There are 3 main contexts where a breach of trust scenario may arise :-
Where an employee or director is in breach of a duty of trust associated with the relationship between them.
Concerns or issues relating to a formal trust such as a family trust.
Where executors of a will are alleged to be in breach of duties to administer a probate estate.
This page on our site does not cover the first scenario above – for these types of issues, please see our employment law content.
The starting point for any concerns or issues about the competency, actions or lack of actions of a trustee is to consider the terms of the trust deed and other documents. A well drafted trust deed ought to make it clear the expected powers and duties of the trustees.
It is also possible for a trust deed to expressly excuse a trustee from liability for something that would otherwise be a breach of trust (a trustee exemption clause). As a minimum a trustee will always be expected duty to perform the trusts honestly and in good faith for the benefit of the beneficiaries. An exemption clause will not override this duty.
Further, before seriously contemplating legal action there are 2 other primary and vital considerations :-
Ensure you have your facts straight – sometimes problems can relate to a personality clash or confusion or insufficient information. These issues rarely, if ever, should lead to taking the risk of starting a claim without further, measured exploration.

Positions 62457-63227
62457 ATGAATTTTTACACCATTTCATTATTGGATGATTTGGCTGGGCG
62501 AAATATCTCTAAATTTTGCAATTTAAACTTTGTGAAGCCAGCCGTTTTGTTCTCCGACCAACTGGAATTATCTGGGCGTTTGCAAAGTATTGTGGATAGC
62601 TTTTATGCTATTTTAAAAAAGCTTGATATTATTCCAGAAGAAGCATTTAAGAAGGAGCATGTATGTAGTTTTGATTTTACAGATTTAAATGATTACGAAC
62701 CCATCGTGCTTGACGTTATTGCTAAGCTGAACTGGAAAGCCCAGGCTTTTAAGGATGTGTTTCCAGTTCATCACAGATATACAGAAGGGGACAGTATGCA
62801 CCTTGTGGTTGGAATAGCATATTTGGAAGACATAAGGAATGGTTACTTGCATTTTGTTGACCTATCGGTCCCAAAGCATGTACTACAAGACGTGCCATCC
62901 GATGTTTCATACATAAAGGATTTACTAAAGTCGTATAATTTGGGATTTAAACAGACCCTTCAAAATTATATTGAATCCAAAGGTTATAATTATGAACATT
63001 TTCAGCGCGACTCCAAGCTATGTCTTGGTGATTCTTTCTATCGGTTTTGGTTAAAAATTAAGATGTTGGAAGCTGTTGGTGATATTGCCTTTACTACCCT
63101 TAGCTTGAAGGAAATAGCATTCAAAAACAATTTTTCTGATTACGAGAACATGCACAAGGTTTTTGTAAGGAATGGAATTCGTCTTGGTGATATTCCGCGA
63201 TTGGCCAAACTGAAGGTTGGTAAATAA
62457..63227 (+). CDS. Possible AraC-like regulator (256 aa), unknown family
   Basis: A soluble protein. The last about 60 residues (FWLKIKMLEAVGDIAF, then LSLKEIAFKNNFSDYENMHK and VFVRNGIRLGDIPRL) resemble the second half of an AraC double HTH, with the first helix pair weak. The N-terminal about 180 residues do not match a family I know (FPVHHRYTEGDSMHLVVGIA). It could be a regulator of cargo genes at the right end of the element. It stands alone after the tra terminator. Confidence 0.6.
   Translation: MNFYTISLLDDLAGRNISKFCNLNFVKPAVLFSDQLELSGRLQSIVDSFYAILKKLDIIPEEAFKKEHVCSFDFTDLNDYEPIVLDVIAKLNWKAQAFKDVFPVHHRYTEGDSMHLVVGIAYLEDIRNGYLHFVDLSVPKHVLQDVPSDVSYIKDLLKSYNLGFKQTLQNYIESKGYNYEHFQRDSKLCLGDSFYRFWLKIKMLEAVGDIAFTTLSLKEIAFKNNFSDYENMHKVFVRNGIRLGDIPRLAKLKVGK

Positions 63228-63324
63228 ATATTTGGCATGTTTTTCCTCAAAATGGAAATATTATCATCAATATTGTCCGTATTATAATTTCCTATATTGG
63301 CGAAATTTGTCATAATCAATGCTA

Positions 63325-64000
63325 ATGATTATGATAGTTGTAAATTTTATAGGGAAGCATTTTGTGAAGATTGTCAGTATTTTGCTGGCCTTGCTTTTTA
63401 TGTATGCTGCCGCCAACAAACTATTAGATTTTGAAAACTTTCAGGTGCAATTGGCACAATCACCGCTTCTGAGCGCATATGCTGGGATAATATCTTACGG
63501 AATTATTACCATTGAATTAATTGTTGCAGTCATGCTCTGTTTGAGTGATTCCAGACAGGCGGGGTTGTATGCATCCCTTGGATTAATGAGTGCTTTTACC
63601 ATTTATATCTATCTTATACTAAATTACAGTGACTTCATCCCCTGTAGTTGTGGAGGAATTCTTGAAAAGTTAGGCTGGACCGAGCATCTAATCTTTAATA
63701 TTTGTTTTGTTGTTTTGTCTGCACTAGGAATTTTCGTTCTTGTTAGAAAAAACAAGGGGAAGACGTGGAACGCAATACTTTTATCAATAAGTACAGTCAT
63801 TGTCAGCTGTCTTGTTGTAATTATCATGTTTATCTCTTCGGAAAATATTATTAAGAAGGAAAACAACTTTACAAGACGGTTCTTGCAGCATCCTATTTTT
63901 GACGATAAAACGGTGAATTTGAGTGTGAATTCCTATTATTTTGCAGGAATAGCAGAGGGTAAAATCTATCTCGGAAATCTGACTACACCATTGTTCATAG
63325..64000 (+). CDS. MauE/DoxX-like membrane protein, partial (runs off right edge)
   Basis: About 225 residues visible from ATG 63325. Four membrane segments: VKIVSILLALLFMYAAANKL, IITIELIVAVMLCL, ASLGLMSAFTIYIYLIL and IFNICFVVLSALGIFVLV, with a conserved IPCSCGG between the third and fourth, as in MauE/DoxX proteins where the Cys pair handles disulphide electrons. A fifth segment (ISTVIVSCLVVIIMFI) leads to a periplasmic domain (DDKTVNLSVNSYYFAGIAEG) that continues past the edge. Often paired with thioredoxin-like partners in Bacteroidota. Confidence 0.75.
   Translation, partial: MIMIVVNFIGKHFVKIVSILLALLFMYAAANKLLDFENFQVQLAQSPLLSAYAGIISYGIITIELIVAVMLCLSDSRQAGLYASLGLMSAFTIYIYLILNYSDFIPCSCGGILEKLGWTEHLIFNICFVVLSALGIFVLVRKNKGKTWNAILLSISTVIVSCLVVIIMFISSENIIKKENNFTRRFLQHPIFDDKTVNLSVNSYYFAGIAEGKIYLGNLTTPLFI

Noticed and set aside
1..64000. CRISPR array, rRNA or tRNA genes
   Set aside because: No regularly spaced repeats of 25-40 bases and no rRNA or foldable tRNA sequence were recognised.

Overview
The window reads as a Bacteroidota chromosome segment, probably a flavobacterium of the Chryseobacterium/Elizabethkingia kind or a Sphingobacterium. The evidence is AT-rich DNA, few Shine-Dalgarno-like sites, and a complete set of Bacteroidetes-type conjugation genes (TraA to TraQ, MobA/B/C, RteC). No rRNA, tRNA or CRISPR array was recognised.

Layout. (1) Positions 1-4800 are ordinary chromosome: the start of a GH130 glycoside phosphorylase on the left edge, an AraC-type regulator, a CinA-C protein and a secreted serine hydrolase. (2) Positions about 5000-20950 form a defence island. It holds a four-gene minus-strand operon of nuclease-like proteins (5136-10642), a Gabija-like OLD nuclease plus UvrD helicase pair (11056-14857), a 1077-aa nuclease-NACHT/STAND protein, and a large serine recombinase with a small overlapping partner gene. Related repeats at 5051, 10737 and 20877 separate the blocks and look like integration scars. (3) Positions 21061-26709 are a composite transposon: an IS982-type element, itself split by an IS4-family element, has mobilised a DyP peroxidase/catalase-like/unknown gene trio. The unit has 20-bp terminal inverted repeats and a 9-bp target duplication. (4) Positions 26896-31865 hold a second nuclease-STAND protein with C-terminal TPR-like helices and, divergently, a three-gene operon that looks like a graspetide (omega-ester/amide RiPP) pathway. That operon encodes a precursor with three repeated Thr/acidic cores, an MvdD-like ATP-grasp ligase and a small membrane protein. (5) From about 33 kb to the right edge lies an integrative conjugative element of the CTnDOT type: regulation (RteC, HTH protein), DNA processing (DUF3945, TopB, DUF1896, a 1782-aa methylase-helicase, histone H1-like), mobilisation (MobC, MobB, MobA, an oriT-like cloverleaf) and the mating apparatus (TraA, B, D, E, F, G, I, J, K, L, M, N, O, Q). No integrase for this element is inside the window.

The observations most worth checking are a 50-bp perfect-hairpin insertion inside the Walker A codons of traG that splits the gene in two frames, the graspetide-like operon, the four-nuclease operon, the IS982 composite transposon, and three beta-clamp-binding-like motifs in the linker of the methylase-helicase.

Position of other trustees – what do the other trustees (if any) think about your concerns or complaints? Is your dispute with all trustees or just one?
Trusteeship imposes a duty on each Trustee to comply with the Trust Deed and with the law. Trustees are not entitled to allow co-Trustees free rein to do as they see fit. Allowing a co-Trustee to commit a breach of trust, whether expressed or implied, will result in both of them being potentially liable for breach of trust.
Trustees must separate their own interests from those associated with being a trustee. Difficulties can arise where, for example a trustee is involved with a charity but also a successful business person. Where there is a potential conflict of interest the Trustee should abstain from participating in relevant decisions and it may be necessary in some situations to consider resignation.
The legal standard expected is the skill and knowledge of a prudent business person adopting a reasonable basis for decisions taken.
The law in relation to Trusts is now governed by the provisions of the Trustee Act, 2000.
If you have concerns, issues or problems as a beneficiary under a trust or are a trustee concerned about a dispute or a problem with a co-trustee or if you need a solicitor for a breach of trust case or claim of any type, get in touch with David Rosen,